What has been the most challenging thing about college basketball for you so far?

Going from high school to college, the toughest thing is adjusting to the increased speed, intensity and physicality of the game. In college, it’s faster, more serious and more aggressive, which takes time to get used to.

In high school, a lot of the guys you compete against are just out there for recreation, so they don’t put a lot of effort into the game. This makes the level of play lower than that found in college. Most guys in college were the best players on their high-school teams, so you can’t count on big point and rebound totals or easy wins.

 

Why did you choose to go to Notre Dame?

Notre Dame has the perfect combination of athletics, academics and faith. Lots of other schools have one or two of those things, but not all three, so that’s why I’m here. I love playing on the basketball team, I’m challenged by the classes, and I’m very much at home with the Catholicism that permeates the campus. It’s the ideal place to be at this time in life.

 

What do you like most about the Catholic Church?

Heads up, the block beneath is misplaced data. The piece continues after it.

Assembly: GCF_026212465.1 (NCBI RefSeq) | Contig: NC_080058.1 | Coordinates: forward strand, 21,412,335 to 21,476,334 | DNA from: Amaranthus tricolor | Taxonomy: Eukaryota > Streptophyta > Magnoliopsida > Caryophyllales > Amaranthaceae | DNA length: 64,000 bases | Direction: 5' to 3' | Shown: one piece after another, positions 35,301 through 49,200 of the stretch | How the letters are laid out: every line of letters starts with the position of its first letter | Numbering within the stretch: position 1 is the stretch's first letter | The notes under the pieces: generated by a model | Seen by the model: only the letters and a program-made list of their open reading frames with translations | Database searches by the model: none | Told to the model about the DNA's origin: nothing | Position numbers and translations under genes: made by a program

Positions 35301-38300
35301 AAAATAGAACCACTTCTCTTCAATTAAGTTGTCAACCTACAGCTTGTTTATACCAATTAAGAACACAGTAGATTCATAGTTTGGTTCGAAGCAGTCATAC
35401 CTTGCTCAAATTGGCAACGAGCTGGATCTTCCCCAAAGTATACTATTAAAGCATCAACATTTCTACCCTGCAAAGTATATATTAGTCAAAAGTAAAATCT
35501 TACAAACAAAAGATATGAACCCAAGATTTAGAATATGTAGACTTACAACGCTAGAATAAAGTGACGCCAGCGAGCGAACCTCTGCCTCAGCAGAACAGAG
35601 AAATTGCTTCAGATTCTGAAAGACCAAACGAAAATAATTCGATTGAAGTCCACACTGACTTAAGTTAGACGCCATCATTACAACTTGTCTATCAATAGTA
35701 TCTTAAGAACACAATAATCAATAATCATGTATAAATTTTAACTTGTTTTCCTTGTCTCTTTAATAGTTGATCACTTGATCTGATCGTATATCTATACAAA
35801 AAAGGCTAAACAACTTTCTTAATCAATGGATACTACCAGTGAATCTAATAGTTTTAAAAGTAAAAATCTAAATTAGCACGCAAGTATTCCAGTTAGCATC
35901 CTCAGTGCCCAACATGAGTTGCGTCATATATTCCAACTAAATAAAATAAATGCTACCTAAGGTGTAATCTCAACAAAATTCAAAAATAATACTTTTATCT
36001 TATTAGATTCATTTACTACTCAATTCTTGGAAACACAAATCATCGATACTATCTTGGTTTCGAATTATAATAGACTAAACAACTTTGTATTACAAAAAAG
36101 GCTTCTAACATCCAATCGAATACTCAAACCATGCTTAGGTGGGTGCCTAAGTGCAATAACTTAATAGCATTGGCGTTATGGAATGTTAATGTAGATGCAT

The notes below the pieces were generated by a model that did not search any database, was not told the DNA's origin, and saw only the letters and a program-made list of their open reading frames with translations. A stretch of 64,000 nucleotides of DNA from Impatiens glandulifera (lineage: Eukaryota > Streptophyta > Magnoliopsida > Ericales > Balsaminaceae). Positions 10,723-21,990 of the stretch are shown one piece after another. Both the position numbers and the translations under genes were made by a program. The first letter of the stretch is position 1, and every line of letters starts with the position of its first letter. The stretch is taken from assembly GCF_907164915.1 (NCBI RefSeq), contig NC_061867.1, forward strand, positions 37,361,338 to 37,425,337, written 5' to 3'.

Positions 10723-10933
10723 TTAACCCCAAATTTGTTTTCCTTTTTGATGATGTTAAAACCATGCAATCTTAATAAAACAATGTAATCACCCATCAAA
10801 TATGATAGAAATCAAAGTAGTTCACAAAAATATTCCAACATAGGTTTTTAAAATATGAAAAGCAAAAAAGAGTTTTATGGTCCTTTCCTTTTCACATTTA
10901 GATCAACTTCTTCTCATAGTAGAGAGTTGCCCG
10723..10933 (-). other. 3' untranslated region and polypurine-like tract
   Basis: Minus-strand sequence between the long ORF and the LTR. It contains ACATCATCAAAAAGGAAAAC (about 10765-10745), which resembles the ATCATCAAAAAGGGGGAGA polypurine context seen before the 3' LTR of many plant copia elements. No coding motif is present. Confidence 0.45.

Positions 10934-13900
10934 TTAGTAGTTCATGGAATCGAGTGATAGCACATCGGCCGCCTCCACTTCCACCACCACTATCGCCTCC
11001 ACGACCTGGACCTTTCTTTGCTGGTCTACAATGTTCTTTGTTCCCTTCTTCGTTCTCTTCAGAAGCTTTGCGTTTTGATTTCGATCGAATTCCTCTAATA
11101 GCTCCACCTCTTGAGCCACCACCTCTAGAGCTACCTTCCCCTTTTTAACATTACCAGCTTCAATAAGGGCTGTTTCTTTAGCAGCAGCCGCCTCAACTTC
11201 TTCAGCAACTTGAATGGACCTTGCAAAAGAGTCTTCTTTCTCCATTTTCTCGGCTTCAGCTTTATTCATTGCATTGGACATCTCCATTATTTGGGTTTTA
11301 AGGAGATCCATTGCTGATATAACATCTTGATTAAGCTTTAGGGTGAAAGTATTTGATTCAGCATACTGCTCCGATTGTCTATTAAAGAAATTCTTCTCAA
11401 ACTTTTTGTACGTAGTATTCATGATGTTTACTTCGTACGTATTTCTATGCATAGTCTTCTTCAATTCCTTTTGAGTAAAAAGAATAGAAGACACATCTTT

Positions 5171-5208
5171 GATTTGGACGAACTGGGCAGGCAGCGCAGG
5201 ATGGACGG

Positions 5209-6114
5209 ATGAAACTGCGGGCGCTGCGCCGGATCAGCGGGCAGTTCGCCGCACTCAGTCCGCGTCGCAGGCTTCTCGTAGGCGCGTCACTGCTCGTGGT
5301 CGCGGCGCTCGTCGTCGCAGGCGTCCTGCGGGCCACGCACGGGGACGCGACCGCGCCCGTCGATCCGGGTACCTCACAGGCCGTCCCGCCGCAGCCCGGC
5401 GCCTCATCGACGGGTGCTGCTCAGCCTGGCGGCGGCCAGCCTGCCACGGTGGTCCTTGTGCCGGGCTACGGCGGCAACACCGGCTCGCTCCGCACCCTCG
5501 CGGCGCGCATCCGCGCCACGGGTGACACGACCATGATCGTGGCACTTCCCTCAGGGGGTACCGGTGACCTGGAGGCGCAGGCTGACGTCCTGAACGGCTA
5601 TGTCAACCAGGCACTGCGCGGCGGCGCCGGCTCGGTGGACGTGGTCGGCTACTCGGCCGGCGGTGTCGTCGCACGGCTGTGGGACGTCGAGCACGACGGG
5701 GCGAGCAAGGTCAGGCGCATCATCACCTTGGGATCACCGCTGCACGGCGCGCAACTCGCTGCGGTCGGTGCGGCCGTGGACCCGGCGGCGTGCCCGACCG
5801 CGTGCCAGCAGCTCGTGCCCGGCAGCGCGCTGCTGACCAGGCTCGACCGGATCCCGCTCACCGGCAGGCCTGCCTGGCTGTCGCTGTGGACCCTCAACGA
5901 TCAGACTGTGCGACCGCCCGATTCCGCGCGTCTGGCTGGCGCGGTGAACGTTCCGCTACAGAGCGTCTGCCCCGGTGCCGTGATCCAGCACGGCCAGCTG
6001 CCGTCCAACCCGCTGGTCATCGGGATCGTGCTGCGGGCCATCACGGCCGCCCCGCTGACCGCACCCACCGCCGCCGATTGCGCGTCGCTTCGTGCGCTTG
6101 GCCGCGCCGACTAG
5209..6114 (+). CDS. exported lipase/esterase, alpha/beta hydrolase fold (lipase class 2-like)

There are so many things to choose from, like the fact that Jesus started the Catholic Church and that the Church serves people in need all over the world, sees the inherent dignity of everyone and has been a part of so many advances in science and art.

Maybe the most important thing is the Church’s clear guidelines. For those who don’t like the guidelines, two things should be considered. The first thing is that most of the guidelines are really quite easy to follow. The second thing, which is even more important, is that they are for our own good.

In secular society, there are laws aimed at helping people avoid behaviors that deserve punishment in prison. In Catholicism, it’s very similar: God has given us 10 relatively simple laws to live by so we can avoid behaviors deserving of punishment in the afterlife’s permanent prison, or hell. In fact, many secular laws correspond exactly with Church laws, so it’s easy to see how someone could end up in both prisons.

More important than avoiding bad behaviors, though, is the practice of virtuous ones, which lead us to everlasting happiness. Our good and loving Father in heaven wants us to know the truth about what he desires from us so that we will be free to live happily here and hereafter.

In order to find this happiness, we should listen to our Father, who has revealed his laws in the Ten Commandments and then perfected his revelation through his Son. Jesus showed us in his life, and continues to show us through his Church today, how to live in order to be pleasing to our Father and to be genuinely happy.